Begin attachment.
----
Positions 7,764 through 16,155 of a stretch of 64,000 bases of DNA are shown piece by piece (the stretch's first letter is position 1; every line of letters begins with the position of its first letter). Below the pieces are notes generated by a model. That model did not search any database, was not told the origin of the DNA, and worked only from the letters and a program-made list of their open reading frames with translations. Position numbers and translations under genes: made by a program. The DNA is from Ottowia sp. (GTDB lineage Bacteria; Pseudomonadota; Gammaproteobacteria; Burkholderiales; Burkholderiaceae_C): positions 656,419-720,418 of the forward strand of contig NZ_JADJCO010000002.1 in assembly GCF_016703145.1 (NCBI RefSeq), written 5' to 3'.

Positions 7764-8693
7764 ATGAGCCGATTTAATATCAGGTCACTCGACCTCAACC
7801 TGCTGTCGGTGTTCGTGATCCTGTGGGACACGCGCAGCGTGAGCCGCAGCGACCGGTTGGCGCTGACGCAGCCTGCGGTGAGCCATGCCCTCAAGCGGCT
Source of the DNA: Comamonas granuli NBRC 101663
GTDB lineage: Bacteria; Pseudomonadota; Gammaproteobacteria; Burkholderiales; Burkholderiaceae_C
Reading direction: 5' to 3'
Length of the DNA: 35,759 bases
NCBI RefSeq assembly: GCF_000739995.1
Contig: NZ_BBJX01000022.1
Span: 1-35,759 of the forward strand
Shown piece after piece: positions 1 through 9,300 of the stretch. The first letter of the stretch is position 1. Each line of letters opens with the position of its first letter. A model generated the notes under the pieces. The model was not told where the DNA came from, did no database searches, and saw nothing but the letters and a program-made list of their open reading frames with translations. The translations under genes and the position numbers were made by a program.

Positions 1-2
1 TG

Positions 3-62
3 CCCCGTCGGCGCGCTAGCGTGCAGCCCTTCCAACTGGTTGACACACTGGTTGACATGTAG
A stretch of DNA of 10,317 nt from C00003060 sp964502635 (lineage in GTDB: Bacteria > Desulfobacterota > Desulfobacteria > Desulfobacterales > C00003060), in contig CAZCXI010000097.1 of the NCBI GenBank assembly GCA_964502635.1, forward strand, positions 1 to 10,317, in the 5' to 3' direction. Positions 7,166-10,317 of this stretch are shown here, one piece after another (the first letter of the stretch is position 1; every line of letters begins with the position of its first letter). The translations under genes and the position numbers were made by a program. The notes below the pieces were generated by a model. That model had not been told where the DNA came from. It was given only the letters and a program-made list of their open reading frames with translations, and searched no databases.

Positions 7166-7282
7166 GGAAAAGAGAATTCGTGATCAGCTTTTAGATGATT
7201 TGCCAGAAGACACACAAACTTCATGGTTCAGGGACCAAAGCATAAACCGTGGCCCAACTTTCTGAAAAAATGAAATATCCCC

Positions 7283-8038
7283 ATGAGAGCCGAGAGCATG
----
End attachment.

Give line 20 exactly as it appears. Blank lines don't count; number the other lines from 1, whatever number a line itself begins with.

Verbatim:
7201 TGCCAGAAGACACACAAACTTCATGGTTCAGGGACCAAAGCATAAACCGTGGCCCAACTTTCTGAAAAAATGAAATATCCCC